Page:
This site is powered by WordPress. For nearly eleven years, it was powered by hand-coding. Let me put “nearly eleven years” into perspective. It’s 3924 days. And it’s about how many times I opened an HTML editor to update this site’s content. I loved every minute. It took a great publishing environment to make me switch.
Thinks like a writer
To the extent that a content management system can, WordPress thinks like a writer. The workflow is intuitive enough not to trip me up when I’m halfway into an idea. It stays out of my way, giving me only the tools I need, and only when I need them.
In WordPress, it’s easy to create and edit categories, easy to write themelines for all my categories at once, and even easy to tell when I’m writing too many words for the page—because WordPress also thinks like a designer.
Thinks like a designer
Even though this is the web and not print, as a designer I still care how the type is going to sit in the page. Over 90% of web users never change the default font size. WordPress’s live preview, continuously updated as I write and save, shows me what most readers will see, and lets me revise for better copyfit with one tenth the effort I used to make.
Even if you’re not a copyfitting freak, there’s something about previewing your writing in your layout that’s better than seeing it in someone else’s.
There are other great web writing tools out there, but this is the first I know of that lets me see my site as I’m writing. It helps layout, it helps tone, it helps everything.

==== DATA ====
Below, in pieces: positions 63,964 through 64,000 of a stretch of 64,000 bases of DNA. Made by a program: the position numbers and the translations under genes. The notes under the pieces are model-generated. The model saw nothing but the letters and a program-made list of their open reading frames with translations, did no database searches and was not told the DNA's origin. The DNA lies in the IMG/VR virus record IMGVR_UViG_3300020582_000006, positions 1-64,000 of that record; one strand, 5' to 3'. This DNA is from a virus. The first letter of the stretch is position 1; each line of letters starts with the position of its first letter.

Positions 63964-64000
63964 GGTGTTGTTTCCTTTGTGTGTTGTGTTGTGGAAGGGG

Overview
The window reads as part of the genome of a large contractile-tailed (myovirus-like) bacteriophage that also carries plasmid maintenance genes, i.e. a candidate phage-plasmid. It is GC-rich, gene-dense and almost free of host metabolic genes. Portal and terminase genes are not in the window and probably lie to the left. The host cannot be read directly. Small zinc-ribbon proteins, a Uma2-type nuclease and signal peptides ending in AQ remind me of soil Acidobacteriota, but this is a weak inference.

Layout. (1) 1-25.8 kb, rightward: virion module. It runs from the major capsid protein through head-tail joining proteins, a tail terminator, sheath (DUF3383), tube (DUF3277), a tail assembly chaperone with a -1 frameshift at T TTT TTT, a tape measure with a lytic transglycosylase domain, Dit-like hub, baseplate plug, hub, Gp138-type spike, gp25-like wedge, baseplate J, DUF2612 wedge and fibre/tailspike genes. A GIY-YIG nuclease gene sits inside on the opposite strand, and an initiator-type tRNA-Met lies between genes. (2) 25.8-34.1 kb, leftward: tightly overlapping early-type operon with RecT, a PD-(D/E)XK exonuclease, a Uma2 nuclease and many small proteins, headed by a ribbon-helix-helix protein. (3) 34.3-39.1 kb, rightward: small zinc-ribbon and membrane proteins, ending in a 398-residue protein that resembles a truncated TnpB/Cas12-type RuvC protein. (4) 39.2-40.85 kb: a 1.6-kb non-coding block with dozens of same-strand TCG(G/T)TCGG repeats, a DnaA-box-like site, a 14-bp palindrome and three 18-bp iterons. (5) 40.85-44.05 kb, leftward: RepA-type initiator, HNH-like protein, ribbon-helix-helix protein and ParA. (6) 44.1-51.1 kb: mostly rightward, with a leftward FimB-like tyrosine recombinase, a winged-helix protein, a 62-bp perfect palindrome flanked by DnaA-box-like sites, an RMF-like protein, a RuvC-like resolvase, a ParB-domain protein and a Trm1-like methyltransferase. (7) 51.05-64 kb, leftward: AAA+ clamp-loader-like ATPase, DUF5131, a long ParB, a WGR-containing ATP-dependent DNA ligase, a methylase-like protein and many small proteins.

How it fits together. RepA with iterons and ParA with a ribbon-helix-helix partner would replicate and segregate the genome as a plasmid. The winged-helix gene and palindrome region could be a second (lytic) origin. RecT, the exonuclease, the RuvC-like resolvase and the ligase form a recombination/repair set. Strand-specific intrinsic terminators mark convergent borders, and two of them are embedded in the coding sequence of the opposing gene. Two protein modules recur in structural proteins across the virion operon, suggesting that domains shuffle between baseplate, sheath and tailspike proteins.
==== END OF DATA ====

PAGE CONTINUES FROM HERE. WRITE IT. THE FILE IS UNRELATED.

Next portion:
Respects web and typographic standards
I can write in XHTML, knowing the CMS won’t mess it up. Or I can write in text, knowing it will get converted to standards-compliant XHTML, complete with typographically correct punctuation. Some other high-end blogging software does this, too, but you have to install plug-ins to make it work. WordPress does it out of the box.
For thems as wants
I’m supposed to like WordPress because it’s open source, not proprietary, but I have nothing against developers who choose to protect their intellectual content. I’m supposed to like it because it’s free, but I don’t mind paying for software—I like supporting people who create things.
I use WordPress because I like it and it works for me. Most of you reading this already use WordPress or Movable Type or Squarespace or Expression Engine, and they are all great products. I’m not trying to sell you anything.
But if you’re a holdout, like I was, looking for a publishing tool that lets you concentrate on ideas instead worrying about the mechanics of production, WordPress may be just the thing for you.